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I'm playing around with the idea of modifying my game development IDE to produce HTML5 versions of the games created with it. One of the features of the IDE is the ability to define frames, which not only define how a graphics cell is transformed (rotated, stretched, etc), but also how it is colored when it is drawn. So if I wanted green hills and brown hills and uphills and downhills, I would only need 1 graphic defined for all of those, simply transformed and colored differently.

I can see how an HTML5 canvas context will allow me to transform drawImage results, but I don't see a practical way to modulate the colors. I want to be able to say, for example, R=255, G=255, B=0, A=127 and have none of the blue channel come through (a yellow-tinted version of the graphic) drawn at 50% translucency (keeping in mind that portions of the graphic cell may already be translucent or transparent).

Is this possible? Or will I need to getImageData and manipulate the pixels and cache manipulated copies? If I need to cache manipulated copies, what's the best JavaScript data structure to accomplish this? I think I'd want some kind of dictionary where the key is an image index and an RGBA composed as a single value somehow. Look-ups would have to be very fast because it would potentially be done for a majority of the tiles being drawn.

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Sadly I don't think you can do it without the help of getImageData.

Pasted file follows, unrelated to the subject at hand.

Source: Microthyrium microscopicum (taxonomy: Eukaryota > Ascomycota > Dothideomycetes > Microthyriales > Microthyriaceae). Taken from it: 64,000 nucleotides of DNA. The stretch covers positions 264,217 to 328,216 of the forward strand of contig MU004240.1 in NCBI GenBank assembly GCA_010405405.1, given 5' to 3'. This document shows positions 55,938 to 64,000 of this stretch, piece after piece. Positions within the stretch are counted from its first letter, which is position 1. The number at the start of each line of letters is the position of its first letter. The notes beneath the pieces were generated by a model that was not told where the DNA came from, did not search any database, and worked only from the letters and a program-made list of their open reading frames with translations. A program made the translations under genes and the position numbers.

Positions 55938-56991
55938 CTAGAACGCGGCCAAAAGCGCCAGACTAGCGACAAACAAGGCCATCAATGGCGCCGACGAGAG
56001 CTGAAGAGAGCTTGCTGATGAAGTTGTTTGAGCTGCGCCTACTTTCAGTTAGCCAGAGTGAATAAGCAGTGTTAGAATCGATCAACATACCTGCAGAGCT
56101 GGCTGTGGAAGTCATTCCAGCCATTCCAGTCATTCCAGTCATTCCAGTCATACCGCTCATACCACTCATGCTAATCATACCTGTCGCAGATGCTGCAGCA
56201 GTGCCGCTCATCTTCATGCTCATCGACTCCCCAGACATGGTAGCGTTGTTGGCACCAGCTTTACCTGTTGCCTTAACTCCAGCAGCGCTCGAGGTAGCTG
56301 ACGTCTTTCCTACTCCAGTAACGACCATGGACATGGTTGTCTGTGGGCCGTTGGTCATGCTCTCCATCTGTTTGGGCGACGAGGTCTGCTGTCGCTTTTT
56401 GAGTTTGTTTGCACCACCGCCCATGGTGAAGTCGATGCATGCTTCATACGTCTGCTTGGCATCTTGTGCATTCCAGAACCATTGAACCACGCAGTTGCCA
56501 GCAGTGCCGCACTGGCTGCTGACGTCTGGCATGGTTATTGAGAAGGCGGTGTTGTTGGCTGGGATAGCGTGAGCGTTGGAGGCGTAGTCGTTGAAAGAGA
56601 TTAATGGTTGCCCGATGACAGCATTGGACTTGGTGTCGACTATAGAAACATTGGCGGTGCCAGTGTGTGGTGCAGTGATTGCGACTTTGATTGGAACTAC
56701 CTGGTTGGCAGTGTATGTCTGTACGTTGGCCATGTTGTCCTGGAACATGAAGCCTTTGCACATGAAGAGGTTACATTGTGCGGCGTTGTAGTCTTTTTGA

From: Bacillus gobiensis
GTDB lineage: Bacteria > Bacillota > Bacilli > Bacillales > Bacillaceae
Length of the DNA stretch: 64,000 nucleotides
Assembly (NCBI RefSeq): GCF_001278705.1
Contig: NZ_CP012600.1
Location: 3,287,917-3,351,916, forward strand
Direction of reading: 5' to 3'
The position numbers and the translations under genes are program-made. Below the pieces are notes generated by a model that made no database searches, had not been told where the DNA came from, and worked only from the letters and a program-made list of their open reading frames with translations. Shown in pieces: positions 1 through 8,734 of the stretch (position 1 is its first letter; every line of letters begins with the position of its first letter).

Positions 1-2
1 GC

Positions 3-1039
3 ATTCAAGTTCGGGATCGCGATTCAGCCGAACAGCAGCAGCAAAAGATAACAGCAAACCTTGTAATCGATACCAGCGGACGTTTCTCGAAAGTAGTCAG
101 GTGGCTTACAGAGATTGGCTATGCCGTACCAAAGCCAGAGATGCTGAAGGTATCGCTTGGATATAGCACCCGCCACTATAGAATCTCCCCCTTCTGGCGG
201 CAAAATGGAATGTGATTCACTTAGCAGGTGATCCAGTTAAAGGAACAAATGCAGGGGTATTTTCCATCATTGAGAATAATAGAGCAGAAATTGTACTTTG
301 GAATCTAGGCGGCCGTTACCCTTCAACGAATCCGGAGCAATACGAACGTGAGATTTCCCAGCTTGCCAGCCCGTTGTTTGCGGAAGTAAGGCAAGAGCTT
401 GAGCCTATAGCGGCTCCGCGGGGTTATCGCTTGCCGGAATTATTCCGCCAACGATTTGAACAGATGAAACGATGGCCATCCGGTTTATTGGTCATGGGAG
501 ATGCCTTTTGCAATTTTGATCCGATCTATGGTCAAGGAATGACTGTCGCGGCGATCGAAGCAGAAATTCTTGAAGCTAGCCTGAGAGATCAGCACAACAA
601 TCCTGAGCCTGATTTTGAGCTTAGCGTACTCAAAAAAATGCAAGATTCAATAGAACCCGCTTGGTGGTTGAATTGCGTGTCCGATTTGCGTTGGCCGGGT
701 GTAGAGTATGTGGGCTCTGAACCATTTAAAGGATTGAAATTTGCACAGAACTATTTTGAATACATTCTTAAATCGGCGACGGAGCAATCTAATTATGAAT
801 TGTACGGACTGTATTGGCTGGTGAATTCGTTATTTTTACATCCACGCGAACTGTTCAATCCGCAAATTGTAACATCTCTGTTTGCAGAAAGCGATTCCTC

Here's an example of tinting an image using getImageData:

http://jsfiddle.net/3eUBk/2/

It was something I made to answer this question, which has an explanation of everything thats going on: How can I use a gradient map to tone a HTML5 canvas with an image in the canvas.

Let me know if you need more information.

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Can you help at all with information about a dictionary data structure in jscript I could use to cache tinted tiles? I admit I haven't looked very hard, so the solution may be obvious. But it may be handy to have it linked to this answer. I'll start looking too. –  BlueMonkMN Oct 16 '11 at 23:48
    
Thinking about it further, I think what I need is a class that maps frameset index numbers to a set of information including graphics cell number and transformation parameters. And the graphic cells should be part of the same canvas as the original. But it should be extended vertically to cache all the alternately colored versions of the images, which will be generated shortly after the image is loaded. So I'll need to be able to expand the image and add to it. –  BlueMonkMN Oct 17 '11 at 0:16
    
Nothing wrong with creating a (much larger) in-memory canvas for caching all of those to redraw at a later point. –  Simon Sarris Oct 17 '11 at 0:39
    
I'm missing some really basic things. What's the cleanest simplest way to create an in-memory canvas? If I draw onto that canvas and then use it as a source for drawing onto another canvas, will it retain its alpha channel, or does it acquire a white background? –  BlueMonkMN Oct 18 '11 at 0:34
    
Looks like document.createElement is the way to create an in-memory canvas, according to stackoverflow.com/questions/5942141/… but wow, it's hard to find a real code sample. I'd have thought it'd eb easier to find actual code. –  BlueMonkMN Oct 18 '11 at 0:43

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